- Published: Sunday, 30 November 2014 16:37
30 Nov 2014
My original Facebook post has gone viral: https://www.facebook.com/MichaelYonFanPage/photos/a.235978145664.135781.207730000664/10152528709400665/?type=1&theater
Slightly edited version:
Many people innocently ask why Officer Wilson did not shoot Michael Brown in the legs. The answer could stretch for pages. More succinctly, a couple handfuls of reasons:
1) This ain't the movies
2) Most police do not fire their weapons much. Most are not great shots.
3) The officer would have to be an incredible shot to be crazy enough to fire wounding shots.
4) Nearly all firefights are "stress shoots." The other guy is moving. Heart pounding. Often breathless. Officer Wilson in Ferguson had just been punched in the face during a wrestling match for his pistol, according to Wilson.
5) Bullets that miss can hit someone else.
6) You always are low on ammo. Do not waste a single bullet.
7) Time spent reloading is dangerous
8) I have seen many people shot who kept fighting. Shot with weapons far more powerful than any officer's pistol. Many police and combat troops have seen this and will verify.
9) Police and Soldiers never train to shoot to wound. (None that I know of.) Technically, officers will say they shoot to stop the threat but this is legal semantics. They are trained to fire center mass. All combat shots are center mass of any hittable part of the target. If you see only a foot, shoot the foot. If you see a chest -- aim for the middle. If the officer is pointing his pistol at someone, he is one click away from going lethal to stop the threat. There is no in between. I have never seen a target at any military, police or civilian range, that designates legs as a target.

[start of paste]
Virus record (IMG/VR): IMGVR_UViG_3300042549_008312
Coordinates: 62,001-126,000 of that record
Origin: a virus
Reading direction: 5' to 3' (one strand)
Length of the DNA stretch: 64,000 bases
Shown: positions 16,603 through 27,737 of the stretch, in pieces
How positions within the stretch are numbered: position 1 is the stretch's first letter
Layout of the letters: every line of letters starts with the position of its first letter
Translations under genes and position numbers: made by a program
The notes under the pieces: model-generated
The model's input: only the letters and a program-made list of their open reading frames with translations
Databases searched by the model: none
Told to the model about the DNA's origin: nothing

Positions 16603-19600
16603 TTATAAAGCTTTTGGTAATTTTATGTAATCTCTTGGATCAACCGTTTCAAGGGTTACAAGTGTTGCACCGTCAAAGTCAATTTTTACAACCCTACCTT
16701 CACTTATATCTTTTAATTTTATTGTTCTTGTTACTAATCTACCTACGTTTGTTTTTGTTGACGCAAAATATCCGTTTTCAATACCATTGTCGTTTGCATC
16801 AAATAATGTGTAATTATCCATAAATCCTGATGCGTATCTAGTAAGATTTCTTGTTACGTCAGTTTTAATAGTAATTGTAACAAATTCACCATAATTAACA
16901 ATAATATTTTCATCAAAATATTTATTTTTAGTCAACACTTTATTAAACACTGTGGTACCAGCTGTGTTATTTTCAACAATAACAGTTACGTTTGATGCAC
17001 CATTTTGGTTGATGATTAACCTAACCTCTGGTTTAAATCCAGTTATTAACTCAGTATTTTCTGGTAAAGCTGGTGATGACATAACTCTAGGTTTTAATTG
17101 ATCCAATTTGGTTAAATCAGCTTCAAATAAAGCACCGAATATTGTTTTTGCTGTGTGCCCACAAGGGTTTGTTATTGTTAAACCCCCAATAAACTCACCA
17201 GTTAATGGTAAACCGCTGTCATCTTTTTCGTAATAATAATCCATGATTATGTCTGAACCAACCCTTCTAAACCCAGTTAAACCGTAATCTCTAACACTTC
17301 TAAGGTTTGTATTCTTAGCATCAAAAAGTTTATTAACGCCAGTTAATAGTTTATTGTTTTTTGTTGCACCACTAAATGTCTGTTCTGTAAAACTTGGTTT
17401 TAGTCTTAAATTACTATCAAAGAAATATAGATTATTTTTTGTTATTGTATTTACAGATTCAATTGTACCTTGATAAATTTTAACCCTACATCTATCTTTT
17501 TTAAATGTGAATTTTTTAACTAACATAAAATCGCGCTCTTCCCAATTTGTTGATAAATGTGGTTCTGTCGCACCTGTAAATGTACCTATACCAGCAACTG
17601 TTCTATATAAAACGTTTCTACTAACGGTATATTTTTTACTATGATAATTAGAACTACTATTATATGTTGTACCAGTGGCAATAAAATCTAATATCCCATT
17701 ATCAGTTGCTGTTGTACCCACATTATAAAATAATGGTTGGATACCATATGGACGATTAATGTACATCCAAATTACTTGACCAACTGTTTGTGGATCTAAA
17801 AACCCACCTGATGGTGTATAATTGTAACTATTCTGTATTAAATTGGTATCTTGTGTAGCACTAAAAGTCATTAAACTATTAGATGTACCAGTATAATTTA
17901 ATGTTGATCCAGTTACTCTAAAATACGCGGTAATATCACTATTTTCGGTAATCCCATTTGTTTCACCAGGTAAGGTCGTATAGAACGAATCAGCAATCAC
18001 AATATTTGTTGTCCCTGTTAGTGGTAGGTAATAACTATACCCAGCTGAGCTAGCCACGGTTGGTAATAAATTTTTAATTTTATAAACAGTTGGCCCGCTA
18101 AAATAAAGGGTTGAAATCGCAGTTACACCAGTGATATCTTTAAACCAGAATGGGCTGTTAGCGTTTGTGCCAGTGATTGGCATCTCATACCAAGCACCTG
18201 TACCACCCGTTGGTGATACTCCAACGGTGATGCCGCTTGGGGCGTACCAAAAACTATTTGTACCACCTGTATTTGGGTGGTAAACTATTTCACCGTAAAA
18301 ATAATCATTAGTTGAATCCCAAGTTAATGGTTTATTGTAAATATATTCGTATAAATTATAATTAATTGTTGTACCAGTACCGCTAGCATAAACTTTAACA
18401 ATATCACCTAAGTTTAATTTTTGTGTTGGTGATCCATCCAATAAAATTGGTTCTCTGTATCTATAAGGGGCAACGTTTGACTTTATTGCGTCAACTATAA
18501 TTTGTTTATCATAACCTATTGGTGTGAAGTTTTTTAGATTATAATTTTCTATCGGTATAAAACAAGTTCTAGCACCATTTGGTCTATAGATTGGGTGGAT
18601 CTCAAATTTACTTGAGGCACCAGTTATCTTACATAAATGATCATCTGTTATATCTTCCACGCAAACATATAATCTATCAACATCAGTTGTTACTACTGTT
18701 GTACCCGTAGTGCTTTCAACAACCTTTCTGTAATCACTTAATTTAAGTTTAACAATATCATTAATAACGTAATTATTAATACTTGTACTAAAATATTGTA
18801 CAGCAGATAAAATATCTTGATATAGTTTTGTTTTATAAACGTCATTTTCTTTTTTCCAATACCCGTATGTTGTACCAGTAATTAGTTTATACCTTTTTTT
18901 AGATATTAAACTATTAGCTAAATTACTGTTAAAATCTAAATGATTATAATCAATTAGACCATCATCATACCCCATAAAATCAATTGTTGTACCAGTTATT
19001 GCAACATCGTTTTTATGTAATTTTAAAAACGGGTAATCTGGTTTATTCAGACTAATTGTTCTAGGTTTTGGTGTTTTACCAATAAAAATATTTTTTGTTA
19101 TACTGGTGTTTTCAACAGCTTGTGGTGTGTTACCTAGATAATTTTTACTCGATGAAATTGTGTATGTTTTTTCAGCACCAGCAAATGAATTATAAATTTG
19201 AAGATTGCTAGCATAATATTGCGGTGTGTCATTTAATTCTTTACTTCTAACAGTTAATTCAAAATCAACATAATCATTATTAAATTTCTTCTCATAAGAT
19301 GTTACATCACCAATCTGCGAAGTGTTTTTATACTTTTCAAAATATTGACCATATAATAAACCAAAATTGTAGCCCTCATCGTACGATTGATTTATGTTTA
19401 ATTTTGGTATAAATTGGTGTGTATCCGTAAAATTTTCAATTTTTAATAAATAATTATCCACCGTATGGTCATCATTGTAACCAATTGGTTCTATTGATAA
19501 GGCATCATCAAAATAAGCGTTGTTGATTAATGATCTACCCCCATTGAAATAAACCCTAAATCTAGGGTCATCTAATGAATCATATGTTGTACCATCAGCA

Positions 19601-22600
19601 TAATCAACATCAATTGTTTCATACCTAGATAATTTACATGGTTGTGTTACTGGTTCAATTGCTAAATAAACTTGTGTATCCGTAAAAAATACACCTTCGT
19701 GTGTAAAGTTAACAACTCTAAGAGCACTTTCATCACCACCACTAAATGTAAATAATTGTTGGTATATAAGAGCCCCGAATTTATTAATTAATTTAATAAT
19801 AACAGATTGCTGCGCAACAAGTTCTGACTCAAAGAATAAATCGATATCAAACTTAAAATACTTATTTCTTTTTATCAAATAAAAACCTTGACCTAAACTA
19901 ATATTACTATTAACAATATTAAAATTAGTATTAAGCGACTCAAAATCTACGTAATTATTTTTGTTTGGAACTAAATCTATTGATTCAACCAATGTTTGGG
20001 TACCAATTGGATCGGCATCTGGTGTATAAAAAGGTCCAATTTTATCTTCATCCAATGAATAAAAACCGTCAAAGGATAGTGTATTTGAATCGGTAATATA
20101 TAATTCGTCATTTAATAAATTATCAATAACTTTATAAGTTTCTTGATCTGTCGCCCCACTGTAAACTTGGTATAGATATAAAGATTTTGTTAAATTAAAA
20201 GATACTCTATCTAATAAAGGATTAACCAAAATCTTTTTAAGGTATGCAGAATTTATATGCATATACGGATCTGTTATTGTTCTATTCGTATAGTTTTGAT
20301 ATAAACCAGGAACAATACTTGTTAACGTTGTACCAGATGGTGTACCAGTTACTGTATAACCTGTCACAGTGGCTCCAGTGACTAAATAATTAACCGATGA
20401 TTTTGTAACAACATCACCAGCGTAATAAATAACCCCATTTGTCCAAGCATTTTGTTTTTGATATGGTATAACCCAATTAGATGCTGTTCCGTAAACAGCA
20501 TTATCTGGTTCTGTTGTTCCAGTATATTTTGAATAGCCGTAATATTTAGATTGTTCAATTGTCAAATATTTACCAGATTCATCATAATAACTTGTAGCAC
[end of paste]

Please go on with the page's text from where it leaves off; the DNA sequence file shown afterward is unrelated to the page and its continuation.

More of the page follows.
10) This ain't the movies.
During the firefight at the link below, I was photographing when two people were shot a total of seven times. Two men, shot seven times. The US Soldier was shot three times. The al Qaeda man was hit four times with an M4 at point blank.
After the US Soldier was hit three times in front of me, he continued to fight well and fire at the al Qaeda, who was also shooting back.
Soon, another US Soldier joined battle and hit the al Qaeda terrorist four times from just a few feet away. The al Qaeda man was still standing trying to shoot. One shot took off a testicle. The M4 held by the US Soldier ran out of ammo. Our Soldier dropped the M4 and tackled the al Qaeda man. Despite being hit four times, al Qaeda man then engaged in aggressive hand to hand combat. I must grudgingly give the al Qaeda man credit. He fought very well even when badly shot.
Again, this ain't the movies. When officers or troops shoot, they must shoot center mass, or to kill.
Some people may say there are no comparisons between combat in war, and police combat. Ballistics and bodies are the same. The idea of shooting someone in the legs or hands is a western movie fairytale.
See the bullets fly and the men fight: